fish sleeping facts for kids


Insects sleep by lying inactive. Since they don’t have eyelids, they appear to sleep with their eyes open. Many insects curl up into a ball when resting and sleeping, while others simply stay motionless.

insects sleeping facts for kids

Do Animals Dream?

It is believed that many animals like cats, dogs dream. Big dogs tend to haven longer dream cycles than smaller dogs. Rats are known to dream while sleeping and so are reptiles. Zebra Finches, the popular songbirds, are known to recite their songs while asleep. All these animals exhibit Rapid Eye Movement (REM) while sleeping which is suggestive of dreaming. Interesting Facts About Sleeping Animals

Animal’s Sleep Facts

1. Large hairy armadillos sleep unto 21 hours a day making them one of the sleepiest animals.

2. Brown bats sleep upside down and spend almost 20 hours a day sleeping.

3. Pocket mouse, the small lightweight rodents, snooze most of the day spending up to 20 hours sleeping.

4. North American opossum and pythons spend nearly 18 hours each day sleeping.

5. Pet animals like dogs and cats sleep half of the day.

6. Lions spend nearly 18-20 hours snoozing.

7. Elephants and Giraffes sleep least with just 2 hours of shuteye every day.

8. Tigers can sleep unto 16 hours a day.

9. Chimpanzee, Squirrel, monkey and baboon sleep nearly 10 hours each day.

10. Cow and sheep are light sleepers, sleeping only up to 4 hours a day.

11. Jackrabbits, Chinchillas, Ferrets are crepuscular that means they sleep both during daytime and nighttime and are most active during twilight hours.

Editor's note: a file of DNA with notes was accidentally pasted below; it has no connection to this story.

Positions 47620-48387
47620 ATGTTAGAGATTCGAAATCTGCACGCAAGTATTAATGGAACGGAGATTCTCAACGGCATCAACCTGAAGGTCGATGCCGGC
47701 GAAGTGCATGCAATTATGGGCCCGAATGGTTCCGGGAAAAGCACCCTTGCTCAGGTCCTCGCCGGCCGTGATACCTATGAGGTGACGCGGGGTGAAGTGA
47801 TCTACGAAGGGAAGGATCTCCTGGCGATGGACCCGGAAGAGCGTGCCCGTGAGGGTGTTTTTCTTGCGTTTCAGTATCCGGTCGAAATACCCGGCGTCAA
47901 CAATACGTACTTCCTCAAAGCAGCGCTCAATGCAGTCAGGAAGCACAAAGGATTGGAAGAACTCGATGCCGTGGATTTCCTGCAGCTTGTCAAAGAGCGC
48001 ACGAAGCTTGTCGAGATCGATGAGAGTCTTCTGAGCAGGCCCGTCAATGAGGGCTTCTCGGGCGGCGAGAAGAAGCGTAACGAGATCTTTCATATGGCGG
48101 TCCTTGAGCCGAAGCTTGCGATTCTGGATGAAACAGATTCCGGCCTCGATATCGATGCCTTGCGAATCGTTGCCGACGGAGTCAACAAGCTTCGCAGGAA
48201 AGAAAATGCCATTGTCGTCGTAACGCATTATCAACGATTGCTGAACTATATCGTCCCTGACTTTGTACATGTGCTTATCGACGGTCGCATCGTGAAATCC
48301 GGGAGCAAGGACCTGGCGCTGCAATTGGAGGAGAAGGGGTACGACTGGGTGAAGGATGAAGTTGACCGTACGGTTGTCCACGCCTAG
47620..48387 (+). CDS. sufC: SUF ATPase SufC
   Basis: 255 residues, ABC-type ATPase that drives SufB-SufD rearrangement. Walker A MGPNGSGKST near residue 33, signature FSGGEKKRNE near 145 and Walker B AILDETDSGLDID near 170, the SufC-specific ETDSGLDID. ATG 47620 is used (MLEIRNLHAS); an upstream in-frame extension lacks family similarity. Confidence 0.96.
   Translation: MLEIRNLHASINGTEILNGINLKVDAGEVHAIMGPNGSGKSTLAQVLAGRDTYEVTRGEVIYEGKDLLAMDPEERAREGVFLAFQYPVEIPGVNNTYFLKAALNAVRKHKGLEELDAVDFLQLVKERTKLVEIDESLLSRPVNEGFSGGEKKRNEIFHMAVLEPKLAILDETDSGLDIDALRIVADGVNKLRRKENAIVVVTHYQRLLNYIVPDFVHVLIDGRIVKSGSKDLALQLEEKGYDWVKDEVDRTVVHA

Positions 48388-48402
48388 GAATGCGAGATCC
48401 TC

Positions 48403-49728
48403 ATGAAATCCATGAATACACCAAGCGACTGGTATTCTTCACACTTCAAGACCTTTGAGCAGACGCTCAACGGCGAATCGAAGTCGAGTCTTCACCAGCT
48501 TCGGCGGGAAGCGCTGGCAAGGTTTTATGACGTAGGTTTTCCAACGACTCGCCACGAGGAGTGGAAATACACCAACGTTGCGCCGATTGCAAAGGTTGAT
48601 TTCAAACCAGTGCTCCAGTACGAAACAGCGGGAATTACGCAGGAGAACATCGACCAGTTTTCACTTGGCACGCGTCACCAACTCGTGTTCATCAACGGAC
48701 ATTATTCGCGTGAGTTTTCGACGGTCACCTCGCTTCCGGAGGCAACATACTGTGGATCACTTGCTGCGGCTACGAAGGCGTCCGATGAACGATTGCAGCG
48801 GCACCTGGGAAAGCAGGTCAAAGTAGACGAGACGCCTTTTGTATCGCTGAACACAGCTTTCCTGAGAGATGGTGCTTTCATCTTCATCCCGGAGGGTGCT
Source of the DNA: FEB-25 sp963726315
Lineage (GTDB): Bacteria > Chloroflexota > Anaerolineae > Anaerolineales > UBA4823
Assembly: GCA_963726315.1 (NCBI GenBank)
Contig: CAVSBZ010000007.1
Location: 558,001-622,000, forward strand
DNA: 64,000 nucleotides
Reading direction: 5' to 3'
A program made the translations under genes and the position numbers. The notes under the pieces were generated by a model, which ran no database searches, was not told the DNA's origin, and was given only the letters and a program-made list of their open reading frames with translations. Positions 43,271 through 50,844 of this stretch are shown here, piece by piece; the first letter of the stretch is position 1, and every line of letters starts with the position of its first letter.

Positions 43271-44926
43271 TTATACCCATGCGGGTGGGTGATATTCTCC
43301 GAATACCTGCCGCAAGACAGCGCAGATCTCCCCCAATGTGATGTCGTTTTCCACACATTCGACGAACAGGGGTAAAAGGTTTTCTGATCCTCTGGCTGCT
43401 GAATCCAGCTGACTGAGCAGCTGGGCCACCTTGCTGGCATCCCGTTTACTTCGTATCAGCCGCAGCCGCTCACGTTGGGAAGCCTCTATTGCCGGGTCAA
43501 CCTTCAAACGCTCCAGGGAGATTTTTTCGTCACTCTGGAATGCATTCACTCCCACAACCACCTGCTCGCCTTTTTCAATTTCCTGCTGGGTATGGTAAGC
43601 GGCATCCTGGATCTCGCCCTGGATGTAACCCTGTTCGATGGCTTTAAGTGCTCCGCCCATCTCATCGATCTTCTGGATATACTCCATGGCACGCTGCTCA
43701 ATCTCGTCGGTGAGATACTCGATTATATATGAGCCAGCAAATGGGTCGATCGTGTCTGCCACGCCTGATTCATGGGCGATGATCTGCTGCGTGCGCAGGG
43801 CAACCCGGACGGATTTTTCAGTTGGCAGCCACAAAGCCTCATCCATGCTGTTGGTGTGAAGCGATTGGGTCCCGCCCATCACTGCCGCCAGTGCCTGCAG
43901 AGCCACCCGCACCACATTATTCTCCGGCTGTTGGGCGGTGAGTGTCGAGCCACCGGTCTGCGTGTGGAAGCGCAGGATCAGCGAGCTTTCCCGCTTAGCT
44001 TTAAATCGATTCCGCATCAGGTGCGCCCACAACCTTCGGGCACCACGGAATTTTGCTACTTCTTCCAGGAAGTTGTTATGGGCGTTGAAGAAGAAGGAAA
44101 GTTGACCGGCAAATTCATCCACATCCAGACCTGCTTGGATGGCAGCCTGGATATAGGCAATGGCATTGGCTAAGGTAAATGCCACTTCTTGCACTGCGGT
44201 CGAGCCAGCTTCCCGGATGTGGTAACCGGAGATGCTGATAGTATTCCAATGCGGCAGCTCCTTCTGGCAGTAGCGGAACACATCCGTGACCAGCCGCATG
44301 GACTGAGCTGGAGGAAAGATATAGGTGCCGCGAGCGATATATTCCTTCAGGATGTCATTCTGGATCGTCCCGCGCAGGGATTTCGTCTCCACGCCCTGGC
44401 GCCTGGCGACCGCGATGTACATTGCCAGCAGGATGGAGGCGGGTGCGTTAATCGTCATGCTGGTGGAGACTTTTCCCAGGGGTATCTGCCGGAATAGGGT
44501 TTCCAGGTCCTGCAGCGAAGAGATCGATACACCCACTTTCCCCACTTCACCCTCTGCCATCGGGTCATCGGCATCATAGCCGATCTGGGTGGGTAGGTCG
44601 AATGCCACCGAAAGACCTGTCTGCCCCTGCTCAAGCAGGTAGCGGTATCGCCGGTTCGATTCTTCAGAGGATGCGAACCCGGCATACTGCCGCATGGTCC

12. Walruses can sleep both on land and on water. While sleeping on water, they stay afloat by blowing air pouches within their body.

13. Guinea baboons sleep on treetops and on their heels so they can quickly make a run if danger approaches.

14. Male malachite sunbirds puff up their bright yellow pectoral tufts as they sleep to give an impression of big eyes to a possible predator, thus scaring it away.

15. Swifts, songbirds, seabirds, and sandpipers can sleep while flying.

Animals Who Sleep With Their Eyes Open

Many animals like fishes, insects and reptiles like snakes do not have eyelids. So in that case, how do they sleep? Well! They sleep with their eyes open! It is difficult to make out if these animals are sleeping by merely looking at their eyes. So instead, look for other clues like activity level and position.

1. Snakes lie still when they are sleeping. Also they have a thin film called ‘Spectacle’ which stretches over their eyes while they catch on some sleep.

2. Honey Bees sleep by laying still and often falling sideways. Their eyes stay open, as they don’t have eyelids.

3. South American Sea Lions sleep much like Dolphins with their one eye open.

4. Blackbirds sleep with one eye open to watch out for danger.

5. Penguins sleep standing up with one eye open.

6. Fruits bats sleep with one eye open and part of their brain working like whales and dolphins. This makes them unique as a non-marine mammal to display uni-hemispheric sleep.

7. Fishes sleep with their eyes open, as they don’t have eyelids.

Funny Ways Animals Sleep

1. Ducks often sleep while afloat with one eye open to watch out for predators.

duck sleeping

2. Sea otters float on their backs while sleeping and wrap themselves in seaweed to keep them from floating away.

3. Albatross sleep while flying.

4. Whales and Dolphins sleep with part of their brain awake to keep guard against predators and to prevent themselves from drowning. This way of napping is called uni-hemispheric sleep meaning sleeping with a part of the brain awake.

5. Horses and Giraffe catch on their naps while standing.

horse sleeping standing up

6. Bats and Sloths sleep upside down.

7. Gorillas make nests to sleep in.

8. Flamingos sleep while balancing themselves on one leg.

flamingo sleeping

9. Many large mammals like cows, horses, and zebras can sleep while standing.

10. Desert snails can sleep (hibernate) for years before waking up for a stroll.

Whatever ways animals choose to sleep, one thing is for certain that they are super equipped to handle their snooze time and look adorably cute while napping.